A Father's Day to Celebrate

By: Shannon Smith | Category: Restaurants | Issue: June 2020

June is one of my favorite months of the year.  I was born on June first, which means I get to celebrate the entire month. And, I get to celebrate Father’s Day, which is even more meaningful to me this year.  My father is 79 years old, and he was one of the first to contract COVID-19 in Oklahoma. He lives alone and was convinced he didn’t have the virus, but after a lot of prodding from my sisters and me, he went to the hospital in Norman and tested positive for the virus and pneumonia. After six days in the hospital, he got to go home, and three weeks later he got on his bicycle and rode 25 miles. He felt so good, he rode again the next day and the next.

My dad has been bicycling for nearly thirty years, and his goal each year is to ride the total miles of the number of that year. So, this year he will ride 2,020 miles. Nearly every year he drives to Wichita Falls to ride in the Hotter’N Hell Hundred, where he usually finishes the hundred-mile ride with a few of his buddies.

I didn’t acquire my dad’s love for bicycling, but I did learn the importance of physical fitness and setting goals. He and my mom were married for fifty years before my mom passed away, and although he misses her dearly, he continues to live a very productive life. He has more friends than most men I know, which was proven with all the calls and texts during his illness. He has a sense of humor that everyone loves, even though he tends to tell a few of the same jokes over and over. They’re still funny each time because it’s clear he gets so much joy from telling them.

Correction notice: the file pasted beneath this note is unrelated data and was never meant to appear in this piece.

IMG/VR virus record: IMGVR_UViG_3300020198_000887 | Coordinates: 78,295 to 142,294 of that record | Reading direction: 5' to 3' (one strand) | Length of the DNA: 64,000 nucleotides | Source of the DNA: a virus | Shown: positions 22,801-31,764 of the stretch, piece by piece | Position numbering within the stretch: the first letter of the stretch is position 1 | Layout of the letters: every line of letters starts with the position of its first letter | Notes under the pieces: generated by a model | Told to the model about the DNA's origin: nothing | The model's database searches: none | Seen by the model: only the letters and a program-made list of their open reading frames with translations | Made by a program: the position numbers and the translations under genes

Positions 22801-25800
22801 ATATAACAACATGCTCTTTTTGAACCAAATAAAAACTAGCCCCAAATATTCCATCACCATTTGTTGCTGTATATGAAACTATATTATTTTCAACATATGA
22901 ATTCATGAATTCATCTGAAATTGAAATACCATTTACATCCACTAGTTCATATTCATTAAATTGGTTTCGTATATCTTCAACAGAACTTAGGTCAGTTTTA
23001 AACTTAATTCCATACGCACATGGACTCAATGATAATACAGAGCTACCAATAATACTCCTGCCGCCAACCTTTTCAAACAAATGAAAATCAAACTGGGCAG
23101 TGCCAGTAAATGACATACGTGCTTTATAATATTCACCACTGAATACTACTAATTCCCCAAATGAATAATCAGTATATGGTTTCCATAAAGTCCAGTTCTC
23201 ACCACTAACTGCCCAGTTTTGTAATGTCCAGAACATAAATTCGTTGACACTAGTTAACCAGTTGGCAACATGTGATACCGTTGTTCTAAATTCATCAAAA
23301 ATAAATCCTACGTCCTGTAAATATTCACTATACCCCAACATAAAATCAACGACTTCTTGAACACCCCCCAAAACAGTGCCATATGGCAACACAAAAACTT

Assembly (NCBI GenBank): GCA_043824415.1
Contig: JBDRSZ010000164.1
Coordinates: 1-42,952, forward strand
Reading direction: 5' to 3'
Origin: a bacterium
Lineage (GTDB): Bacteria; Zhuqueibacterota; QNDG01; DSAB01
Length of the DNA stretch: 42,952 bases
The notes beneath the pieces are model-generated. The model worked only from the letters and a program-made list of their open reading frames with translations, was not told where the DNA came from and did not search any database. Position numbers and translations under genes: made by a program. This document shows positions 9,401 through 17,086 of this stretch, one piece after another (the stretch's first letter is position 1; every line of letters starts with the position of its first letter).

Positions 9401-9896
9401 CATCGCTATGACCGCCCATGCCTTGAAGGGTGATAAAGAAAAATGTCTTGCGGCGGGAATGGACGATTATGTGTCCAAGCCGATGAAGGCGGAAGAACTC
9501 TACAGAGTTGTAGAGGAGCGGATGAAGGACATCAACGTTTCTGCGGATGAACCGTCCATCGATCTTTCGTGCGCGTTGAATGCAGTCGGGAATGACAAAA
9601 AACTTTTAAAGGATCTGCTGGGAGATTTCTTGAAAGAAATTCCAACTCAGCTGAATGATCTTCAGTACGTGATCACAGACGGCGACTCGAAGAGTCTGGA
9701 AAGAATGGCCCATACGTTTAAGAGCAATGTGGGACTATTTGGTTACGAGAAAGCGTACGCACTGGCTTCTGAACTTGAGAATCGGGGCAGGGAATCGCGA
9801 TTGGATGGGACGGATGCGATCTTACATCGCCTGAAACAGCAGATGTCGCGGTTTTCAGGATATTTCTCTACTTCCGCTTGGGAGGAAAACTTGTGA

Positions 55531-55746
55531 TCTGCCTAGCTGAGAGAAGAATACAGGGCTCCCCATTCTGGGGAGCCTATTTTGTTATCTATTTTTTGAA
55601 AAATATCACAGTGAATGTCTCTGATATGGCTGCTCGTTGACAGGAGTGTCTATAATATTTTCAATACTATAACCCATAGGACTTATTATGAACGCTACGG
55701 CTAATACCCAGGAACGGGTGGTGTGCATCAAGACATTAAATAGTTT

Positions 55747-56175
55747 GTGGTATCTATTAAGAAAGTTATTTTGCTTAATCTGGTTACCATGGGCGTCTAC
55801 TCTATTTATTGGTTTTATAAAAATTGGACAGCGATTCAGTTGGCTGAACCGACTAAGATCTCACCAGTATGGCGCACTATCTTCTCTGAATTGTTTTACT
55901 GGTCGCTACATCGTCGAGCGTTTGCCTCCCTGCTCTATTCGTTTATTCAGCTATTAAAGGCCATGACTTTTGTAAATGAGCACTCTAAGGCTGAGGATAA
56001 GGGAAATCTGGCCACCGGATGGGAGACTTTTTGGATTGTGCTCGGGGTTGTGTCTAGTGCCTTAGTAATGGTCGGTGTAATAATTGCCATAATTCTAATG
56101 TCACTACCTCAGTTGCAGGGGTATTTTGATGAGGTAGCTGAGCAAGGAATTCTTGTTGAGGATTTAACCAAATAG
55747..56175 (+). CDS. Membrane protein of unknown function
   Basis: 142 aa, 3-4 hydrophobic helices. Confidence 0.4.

One thing I did learn from him was how to grill a steak. He mixed a concoction of sauces and spices to marinate the meat before they hit the grill. Then he poked them with a long fork until he deemed them perfectly done. My mom, however, would ask him every time, “Did you cook them long enough?” She was terrified of undercooked meat, and if the steaks were a little pink, they were not cooked long enough. Back then, I didn’t know that steak was supposed to be pink, and now I wouldn’t eat it any other way.

This Father’s Day will be extra special in my family as we celebrate the man who survived a terrible virus and recovered remarkably well. He’s still telling the same jokes, and we’re still laughing at them.  But maybe this year we’ll laugh a little bit longer.

If you’re firing up the grill, try my own concoction for saucing up a steak.


Salsa Verde - Makes 1 Cup

There are a lot of variations for Salsa Verde, and this is one of my favorites.  In the summer when I have an abundance of fresh mint I add it to the mix.  If you’re in a hurry you can make the salsa in a food processor, but just pulse it so it doesn’t become smooth.  My favorite way to use this sauce is on a grilled steak, but it’s delicious on fish.  Serve it with fried potatoes and some grilled tomatoes and onions for a beautiful plate of colorful goodness!



  • 1 shallot, minced

  • 1 garlic clove, minced

  • Juice of one lime

  • 1/2 cup fresh parsley leaves, finely chopped